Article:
Writing a Clinical Evaluation Report (CER) is one of the most demanding aspects of preparing a medical device submission under the MDR. It calls for a comprehensive appraisal and analysis of all clinical evidence relating to the subject device, along with an objective analysis of data relating to the clinical background and comparable alternative devices.
Needless to say, it’s common to run into difficulties when writing a CER and it’s not a task to approach lightly. Because “forewarned is forearmed”, here are five common pitfalls when writing a CER and some tips to overcome them.
Pitfall 1 - Not being ready
In some cases, manufacturers attempt to write a CER too early in a device’s developmental journey. Because a CER considers a broad range of evidence including pre-clinical bench tests, clinical evidence and PMS data, there’s little point conducting a CER until such information is available.
Having said that, it is possible to use a framework CER to act as a form of enhanced Gap Analysis by highlighting aspects of a regulatory strategy that are missing; however, using a CER this way requires an experienced eye and a very thorough CER structure.
Tip - If you are writing it yourself, it's generally better to wait until the device is more mature before attempting a Clinical Evaluation Report.
Pitfall 2 - Incorrect structure
It goes without saying that it’s vital to know what needs to be included in a CER. Difficulties can arise because requirements are dynamic, meaning that what constituted correct structure a year ago might not be sufficient today.
A common failure point is an over-reliance on outdated guidelines such as MedDev 2.7/1 rev 4 - while this was the ‘gold standard’ for many years, this has not yet been updated to reflect changes in the MDR. Furthermore, MedDev is not especially easy to work with. An optimal CER structure will account for requirements in the MDR as well as MDCG guidelines, industry standards and the aspects of MedDev that remain relevant.
Tip - Because ensuring the correct CER structure is so vital to success, we were motivated to release our unique, 64-page CER Template which provides not only the correct structure, but also includes sample text, examples and other guidance to give you line-by-line support through the entire CER-writing process.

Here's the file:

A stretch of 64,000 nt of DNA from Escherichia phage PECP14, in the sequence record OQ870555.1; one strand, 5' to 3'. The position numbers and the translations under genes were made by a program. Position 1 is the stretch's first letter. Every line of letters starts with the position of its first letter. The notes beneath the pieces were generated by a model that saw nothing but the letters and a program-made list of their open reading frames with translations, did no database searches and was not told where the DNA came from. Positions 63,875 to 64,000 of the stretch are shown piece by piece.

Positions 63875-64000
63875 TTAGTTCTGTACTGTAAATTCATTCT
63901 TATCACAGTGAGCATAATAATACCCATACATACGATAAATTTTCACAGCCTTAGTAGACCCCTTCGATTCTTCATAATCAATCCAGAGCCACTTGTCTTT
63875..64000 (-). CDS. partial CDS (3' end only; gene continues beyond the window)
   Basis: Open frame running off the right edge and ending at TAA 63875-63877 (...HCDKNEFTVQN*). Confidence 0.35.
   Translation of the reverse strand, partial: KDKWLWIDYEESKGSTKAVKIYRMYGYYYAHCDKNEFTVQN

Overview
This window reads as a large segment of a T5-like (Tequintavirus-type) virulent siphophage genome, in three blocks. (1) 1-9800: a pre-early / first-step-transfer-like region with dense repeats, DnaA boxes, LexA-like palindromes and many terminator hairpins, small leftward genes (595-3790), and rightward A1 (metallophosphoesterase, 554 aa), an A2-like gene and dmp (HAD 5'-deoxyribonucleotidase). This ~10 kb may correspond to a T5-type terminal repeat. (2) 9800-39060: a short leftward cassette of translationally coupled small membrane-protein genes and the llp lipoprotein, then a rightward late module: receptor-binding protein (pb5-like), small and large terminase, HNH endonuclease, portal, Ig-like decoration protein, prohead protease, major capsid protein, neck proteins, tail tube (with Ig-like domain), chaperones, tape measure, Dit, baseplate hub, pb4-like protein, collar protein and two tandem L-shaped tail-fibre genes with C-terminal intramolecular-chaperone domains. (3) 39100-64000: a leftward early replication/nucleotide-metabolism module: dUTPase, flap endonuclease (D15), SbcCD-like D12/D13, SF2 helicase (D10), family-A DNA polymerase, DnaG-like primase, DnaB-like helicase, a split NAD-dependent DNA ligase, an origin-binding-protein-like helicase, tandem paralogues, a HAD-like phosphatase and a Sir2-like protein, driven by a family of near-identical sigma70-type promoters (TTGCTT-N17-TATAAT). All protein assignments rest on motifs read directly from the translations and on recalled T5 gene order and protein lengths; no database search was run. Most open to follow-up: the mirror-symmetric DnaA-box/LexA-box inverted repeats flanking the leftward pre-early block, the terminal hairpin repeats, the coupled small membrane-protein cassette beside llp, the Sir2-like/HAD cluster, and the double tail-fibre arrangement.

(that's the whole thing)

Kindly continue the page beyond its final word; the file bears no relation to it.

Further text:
Pitfall 3 - Not accounting for exclusions
All good CERs require an extensive review of the medical literature. In fact, done properly, a CER actually calls for two reviews - one against the subject device itself, and another against the clinical background and any comparable alternative devices. The latter is used to determine safety and performance benchmarks against which to assess the subject device.
As if performing thorough Systematic Literature Reviews wasn’t enough of a challenge, it’s also a requirement that you account for and justify every excluded paper for each search term you use. Needless to say, because some search terms will generate thousands of results, this can become extremely time-consuming and laborious.
Tip - It's vital that you have an effective strategy to ensure that exclusion handling is efficient and manageable, including careful search term selection and use of appropriate software.
Our team have developed a range of unique techniques that enable us to offer a market-leading literature review and exclusions service that is central to the way we deliver CERs.
Pitfall 4 - Incorrect use of language and ‘naked’ opinions
This is a pitfall that even the most experienced writers can fall into.
Tip - It's crucial that the correct type of language is adopted throughout the CER.
Ensure that an objective ‘third person’ tense is used. For example, using terms such as “we feel that this constitutes an appropriate number of complaints over a 12-month period” introduces an ‘opinion’ that has no place in an objective assessment.
Instead, use phrasing such as “There were x recorded complaints between December 2020 and December 2021. As presented in Section 1.2.3, this is numerically equivalent to rates seen for Products A, B and C which constitute comparable alternatives to the subject device.”
Always avoid opinions - especially if they are ‘naked’ - ie unsubstantiated. So “This is the most common cause of acne” would be better phrased as “Jones et al (2017) undertook a systematic review which found that x is the most common cause of acne in adolescent males”.
Pitfall 5 - Lack of objectivity
When writing a CER for your own product, this is perhaps the most difficult pitfall to avoid. The MDR calls for an objective approach with equal weighting (allowing for variances in study design and quality) given to sources that are favourable and unfavourable to the subject device. Presenting negative data against one’s own device is never comfortable or easy.
Tip - Nonetheless, avoiding or inappropriately excluding negative data is a big no-no and will inevitably lead to a non-conformity. There's no easy fix, although it's a strong argument in favour of engaging an external specialist to help with the preparation of the CER.
Our team of medical writers are all highly qualified medical professionals, meaning they deliver the highest standards of independent objectivity alongside their peerless ability to work with clinical evidence and their unparralleled subject matter expertise.